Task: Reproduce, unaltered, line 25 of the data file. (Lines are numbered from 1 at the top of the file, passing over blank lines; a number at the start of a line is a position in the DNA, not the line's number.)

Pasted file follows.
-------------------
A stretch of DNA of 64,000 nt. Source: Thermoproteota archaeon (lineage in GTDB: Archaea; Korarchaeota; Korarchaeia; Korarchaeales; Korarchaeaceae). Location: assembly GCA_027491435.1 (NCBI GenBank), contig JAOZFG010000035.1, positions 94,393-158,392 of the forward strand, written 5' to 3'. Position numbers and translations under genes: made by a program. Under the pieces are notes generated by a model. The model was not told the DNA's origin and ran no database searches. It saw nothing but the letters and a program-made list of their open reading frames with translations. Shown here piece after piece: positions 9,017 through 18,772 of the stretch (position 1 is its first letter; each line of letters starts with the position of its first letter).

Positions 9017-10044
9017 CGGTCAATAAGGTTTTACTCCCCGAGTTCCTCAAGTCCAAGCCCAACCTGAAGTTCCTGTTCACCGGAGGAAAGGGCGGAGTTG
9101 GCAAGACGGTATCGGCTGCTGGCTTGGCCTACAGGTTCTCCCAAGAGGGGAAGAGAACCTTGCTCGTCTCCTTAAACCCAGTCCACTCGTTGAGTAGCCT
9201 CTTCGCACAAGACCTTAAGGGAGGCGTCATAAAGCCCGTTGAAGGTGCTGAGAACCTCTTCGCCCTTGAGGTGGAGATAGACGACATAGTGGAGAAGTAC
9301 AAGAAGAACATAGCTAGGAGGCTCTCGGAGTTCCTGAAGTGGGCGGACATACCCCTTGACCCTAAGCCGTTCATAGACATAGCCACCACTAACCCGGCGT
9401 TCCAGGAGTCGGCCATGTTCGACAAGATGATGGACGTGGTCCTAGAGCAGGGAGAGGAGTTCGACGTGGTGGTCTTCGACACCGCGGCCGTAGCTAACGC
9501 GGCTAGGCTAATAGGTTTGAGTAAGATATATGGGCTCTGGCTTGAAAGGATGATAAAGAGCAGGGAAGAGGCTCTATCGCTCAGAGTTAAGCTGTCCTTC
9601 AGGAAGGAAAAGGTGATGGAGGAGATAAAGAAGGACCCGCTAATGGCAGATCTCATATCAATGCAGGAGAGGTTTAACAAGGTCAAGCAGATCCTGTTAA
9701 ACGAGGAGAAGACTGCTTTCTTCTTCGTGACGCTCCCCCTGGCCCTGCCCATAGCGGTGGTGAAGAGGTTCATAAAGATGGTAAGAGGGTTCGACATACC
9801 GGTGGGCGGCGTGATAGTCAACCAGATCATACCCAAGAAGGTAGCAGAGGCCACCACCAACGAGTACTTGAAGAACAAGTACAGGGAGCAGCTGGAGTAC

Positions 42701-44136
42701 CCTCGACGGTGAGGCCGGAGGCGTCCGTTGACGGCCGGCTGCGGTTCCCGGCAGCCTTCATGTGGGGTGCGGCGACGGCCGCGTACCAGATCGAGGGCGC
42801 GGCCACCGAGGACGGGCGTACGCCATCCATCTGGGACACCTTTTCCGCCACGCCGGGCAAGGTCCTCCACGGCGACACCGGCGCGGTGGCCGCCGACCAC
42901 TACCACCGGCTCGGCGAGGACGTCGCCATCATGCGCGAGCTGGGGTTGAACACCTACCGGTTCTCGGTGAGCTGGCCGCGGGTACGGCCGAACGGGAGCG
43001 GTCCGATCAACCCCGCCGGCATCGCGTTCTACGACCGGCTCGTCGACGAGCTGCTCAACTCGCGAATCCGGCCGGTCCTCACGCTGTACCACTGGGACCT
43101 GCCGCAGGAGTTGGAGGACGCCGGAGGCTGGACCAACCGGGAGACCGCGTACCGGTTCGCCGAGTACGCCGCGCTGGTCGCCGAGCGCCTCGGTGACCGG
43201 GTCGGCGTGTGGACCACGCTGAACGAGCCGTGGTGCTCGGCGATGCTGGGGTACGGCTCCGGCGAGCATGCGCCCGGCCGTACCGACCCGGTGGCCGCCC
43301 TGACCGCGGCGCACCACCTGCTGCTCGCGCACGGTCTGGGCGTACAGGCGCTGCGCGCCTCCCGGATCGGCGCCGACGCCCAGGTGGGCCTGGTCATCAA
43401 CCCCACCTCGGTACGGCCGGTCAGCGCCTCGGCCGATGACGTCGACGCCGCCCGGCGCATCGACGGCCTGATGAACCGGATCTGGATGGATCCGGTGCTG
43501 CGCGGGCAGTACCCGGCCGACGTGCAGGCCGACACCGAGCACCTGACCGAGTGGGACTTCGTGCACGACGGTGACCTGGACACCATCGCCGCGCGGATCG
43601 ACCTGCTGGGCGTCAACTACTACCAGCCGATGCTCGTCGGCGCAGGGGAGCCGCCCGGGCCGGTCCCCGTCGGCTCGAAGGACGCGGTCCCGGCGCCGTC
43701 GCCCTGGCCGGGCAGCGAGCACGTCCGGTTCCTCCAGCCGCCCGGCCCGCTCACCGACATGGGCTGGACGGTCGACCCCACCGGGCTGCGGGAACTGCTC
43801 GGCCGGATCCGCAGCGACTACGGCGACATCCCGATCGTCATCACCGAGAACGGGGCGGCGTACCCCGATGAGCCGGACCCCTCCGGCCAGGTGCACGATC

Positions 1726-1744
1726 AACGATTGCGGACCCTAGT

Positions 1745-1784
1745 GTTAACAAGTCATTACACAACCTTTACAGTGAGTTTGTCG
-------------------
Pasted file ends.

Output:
Positions 1726-1744